International Women’s Day: #Breakthebias today and everyday!
I believe that the best way for any change to occur, is to look closely and critically at workplace and community cultures, and if we aren’t “walking the talk”, then we need to take action on a DAILY basis. From our spoken words to our chosen actions, every little gestures and behaviour makes a difference in breaking the bias.
Fast forward to 2022. I am very proud to say that I am now leading the way. As a Cultural Shifting Pioneer, I can attest to the value of breaking biases, leading to successful and thriving organisations. Diversity is key. Diversity adds value to companies and increases innovative and creative ideas. Diverse teams can also connect better with clients and customers.
When workplace culture is safe and inclusive and when our differences are valued and celebrated, companies flourish. Culture does not make people. Rather, people make culture and we need to ‘walk this talk’ together and on a daily basis.
Celebrating IWD is not just about women. All people, being fully respected for who they identify as, must participate in change if we are to achieve an authentic balance in our workplaces. Men, who have been the main protagonists for women not flourishing historically, must work together with all colleagues, to achieve workplace parity on all levels.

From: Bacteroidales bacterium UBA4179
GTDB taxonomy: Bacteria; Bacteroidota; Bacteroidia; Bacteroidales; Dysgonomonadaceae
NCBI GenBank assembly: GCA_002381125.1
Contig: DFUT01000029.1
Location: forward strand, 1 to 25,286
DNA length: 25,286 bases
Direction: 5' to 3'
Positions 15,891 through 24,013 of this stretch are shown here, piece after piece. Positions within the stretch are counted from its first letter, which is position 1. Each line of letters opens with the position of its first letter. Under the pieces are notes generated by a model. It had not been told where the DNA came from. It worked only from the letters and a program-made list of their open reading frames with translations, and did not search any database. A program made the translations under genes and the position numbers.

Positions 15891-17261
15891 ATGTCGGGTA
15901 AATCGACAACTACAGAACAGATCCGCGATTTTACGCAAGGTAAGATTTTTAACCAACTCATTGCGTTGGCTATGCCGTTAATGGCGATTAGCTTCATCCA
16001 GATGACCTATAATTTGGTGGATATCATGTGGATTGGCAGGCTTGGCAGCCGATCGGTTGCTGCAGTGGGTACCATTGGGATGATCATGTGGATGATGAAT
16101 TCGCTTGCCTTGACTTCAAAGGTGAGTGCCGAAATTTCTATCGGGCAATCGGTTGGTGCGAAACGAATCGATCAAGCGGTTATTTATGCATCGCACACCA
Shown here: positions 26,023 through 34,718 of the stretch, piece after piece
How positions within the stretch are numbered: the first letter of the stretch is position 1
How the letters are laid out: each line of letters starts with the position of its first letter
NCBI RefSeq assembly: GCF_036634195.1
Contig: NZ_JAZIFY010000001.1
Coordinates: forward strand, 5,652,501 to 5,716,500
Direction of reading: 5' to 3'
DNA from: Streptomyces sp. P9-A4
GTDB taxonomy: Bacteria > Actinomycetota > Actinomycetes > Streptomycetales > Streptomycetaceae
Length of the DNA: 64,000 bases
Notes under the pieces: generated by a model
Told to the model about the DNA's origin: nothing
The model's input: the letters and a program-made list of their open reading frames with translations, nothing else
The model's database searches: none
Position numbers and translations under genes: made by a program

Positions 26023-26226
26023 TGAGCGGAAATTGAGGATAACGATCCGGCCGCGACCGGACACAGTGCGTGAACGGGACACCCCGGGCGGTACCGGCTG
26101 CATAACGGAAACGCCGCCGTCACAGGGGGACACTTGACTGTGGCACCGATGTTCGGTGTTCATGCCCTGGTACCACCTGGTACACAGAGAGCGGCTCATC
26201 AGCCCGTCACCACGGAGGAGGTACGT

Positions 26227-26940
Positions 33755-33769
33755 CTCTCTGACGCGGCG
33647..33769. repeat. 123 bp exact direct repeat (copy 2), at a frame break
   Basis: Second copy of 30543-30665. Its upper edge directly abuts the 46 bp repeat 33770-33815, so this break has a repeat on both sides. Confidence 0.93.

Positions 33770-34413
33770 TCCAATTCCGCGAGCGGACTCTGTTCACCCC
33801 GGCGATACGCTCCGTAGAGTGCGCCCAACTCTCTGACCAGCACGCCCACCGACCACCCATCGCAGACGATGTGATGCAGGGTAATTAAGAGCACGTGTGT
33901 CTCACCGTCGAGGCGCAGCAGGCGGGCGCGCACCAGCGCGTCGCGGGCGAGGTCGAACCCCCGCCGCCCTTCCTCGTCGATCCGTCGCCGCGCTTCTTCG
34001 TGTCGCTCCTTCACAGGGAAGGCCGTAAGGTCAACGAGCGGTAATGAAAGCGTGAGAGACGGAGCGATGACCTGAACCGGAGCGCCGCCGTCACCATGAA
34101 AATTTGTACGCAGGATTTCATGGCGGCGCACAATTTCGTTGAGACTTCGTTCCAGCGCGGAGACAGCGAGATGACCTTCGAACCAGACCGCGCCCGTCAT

I believe women have the innate ability to welcome and celebrate diversity in all its manifestations. Women are not threatened by another’s sexual identity. Women are not disturbed by the revelation of someone identifying as other than male or female. Women understand that she, he and they all deserve the opportunity to flourish in the workplace and in the world.
We have made great progress over the years and there is so much to celebrate – but there is also much progress to be made. A great example of a change in attitude within businesses has been the acceptance of flexible working days/hours.
The pandemic forced businesses to be creative. A workplace culture that once discriminated against women of colour, women with disabilities and LGBTQI women (read “women”) suddenly found that allowing flexible working conditions for all workers didn’t have a detrimental effect on business outcomes.
IWD is a great reminder to be grateful for the achievements of those who came before us and to appreciate those who stand beside us now – forging the way for those who will come after.
Our experiences shape who we are. We have a responsibility to learn from the intersections of belief, race, ethnicity, gender and sexual identity, disability and identity.
I encourage you to commit to #Breakthebias, smash stereotypes, break inequality and reject discrimination – today and every day, so that our communities flourish. There is a power we bring when we remember, celebrate and challenge together – today and every day!
Edited by Renee Ralph, Co-Founder, The Brilliant Foundation